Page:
[September 14, 2016] My graduating class of the U.S. Infantry School in 1983 produced an exceptional group of officers. When 9/11 occurred nearly all of us were colonels and had considerable command experience; fully ready for whatever the national called upon us to do. But the one thing that our schooling failed to prepare us for was the level of personal transparency required to be a successful military officer.
Leader transparency can mean many things and it has been used far too often, too generically without definition, and leading to confusion. Some leaders restrict its use – in the context of a leader – to the processes by which decisions are made. I wrote on this very subject on several occasions to discuss how important it is to solving problems faster, building teams easier, growing networks, and increased performance (see links here and here).
For some leaders, like those in the military and in politics, transparency goes much further and delves deeply into their personal lives. Privacy is of course important and so it is with any leader; yet we find today that the more transparent a leader, the more trusted and credible they are to those who follow.
After graduation and assignment to our first duty station, my class of second lieutenants discovered that transparency meant more than a simple textbook definition. Our soldiers wanted to know about us like where we grew up, what schools we attended, our college majors, if we were married (and they wanted to see her), what sports we played, etc. Most of this was to be expected and surprisingly they wanted more.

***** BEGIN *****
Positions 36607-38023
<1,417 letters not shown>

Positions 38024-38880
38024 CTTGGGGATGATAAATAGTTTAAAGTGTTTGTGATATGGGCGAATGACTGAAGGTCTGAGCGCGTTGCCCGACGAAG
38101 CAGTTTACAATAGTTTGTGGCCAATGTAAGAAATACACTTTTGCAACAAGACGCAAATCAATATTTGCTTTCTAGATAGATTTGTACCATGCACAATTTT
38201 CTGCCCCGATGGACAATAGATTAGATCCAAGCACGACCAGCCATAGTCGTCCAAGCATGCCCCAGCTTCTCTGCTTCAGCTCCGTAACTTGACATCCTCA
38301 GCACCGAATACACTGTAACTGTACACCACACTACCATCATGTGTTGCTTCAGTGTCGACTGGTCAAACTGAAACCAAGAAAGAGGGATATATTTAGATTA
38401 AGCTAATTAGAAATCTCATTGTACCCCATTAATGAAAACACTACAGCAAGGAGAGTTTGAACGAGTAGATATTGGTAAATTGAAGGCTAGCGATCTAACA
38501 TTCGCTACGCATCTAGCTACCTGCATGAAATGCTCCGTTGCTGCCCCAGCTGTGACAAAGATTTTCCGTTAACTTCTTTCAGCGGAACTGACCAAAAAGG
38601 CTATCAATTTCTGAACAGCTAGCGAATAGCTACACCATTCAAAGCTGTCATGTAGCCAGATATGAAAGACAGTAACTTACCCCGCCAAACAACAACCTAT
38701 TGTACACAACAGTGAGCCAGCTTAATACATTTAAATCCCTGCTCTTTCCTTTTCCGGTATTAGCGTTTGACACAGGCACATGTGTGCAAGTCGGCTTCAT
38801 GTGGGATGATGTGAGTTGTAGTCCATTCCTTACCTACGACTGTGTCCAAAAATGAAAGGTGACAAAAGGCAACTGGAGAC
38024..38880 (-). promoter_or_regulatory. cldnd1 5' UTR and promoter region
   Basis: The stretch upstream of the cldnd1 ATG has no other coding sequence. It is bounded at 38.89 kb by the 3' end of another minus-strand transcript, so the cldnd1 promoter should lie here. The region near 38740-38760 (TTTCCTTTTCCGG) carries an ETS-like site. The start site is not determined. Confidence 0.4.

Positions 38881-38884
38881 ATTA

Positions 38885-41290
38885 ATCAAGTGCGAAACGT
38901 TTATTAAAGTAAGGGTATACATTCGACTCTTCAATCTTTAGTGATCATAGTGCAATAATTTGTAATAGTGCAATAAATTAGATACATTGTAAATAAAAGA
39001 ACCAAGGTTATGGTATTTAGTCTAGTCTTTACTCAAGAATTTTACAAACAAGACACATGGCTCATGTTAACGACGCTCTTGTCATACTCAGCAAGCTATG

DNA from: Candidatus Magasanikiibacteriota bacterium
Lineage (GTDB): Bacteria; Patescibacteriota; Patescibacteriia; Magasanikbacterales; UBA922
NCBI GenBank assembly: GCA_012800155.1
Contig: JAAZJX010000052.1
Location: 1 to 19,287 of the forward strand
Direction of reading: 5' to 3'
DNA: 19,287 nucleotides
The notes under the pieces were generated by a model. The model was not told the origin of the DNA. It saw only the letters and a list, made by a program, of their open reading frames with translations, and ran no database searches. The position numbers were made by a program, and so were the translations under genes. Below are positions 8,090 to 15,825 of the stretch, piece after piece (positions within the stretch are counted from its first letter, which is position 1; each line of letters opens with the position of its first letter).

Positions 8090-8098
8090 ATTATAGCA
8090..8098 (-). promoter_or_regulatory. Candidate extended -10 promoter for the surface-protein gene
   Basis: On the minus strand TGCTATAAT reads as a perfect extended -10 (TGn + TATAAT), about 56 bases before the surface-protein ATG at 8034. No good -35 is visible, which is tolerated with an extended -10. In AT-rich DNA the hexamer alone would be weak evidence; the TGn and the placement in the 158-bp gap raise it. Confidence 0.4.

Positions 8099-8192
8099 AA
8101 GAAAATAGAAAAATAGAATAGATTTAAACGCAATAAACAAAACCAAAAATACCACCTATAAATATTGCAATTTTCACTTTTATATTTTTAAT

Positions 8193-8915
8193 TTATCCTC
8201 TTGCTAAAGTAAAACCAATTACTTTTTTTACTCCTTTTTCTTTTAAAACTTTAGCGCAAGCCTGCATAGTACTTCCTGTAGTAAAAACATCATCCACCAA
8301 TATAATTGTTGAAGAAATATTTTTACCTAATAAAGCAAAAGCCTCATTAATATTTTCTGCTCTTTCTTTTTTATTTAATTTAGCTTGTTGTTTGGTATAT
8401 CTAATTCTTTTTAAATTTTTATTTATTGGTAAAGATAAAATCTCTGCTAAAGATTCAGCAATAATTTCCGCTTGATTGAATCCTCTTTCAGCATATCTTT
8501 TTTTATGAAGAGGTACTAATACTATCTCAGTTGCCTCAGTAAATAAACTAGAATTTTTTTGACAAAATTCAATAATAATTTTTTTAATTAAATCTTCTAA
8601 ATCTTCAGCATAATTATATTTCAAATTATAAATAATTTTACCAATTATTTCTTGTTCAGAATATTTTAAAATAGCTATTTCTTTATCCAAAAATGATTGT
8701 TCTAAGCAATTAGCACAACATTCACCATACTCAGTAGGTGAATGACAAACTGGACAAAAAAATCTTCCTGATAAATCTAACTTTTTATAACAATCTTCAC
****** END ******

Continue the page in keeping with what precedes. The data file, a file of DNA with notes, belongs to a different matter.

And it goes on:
In the military, transparency transcends any other occupation; at least I think so. For example, it was known that it took me six years to graduate from a five-year program, that I was from a family of six, that I had neck and shoulder problems, that had been a “hippie” in my early college years, and much more. The fact that I came clean on this lead to my soldiers seeing me as more human (at least I think so).
Our behavior as leaders, acting in our daily capacity and during difficult times also tested our transparency. Several of my peers were getting divorced, for example. They kept their soldiers informed as much as they could while respecting the privacy of their wives and did their best to not let such a trying time interfere in their leadership roles. One of my peer’s wife died in childbirth, another in an auto accident, and another from ovarian cancer.
Never did they think to keep their soldiers ignorant of those facts. They were open – perhaps to a fault – to those they worked with. This openness explains a lot about why my class of 1983 was so successful in the war on Islamic terrorism that followed.
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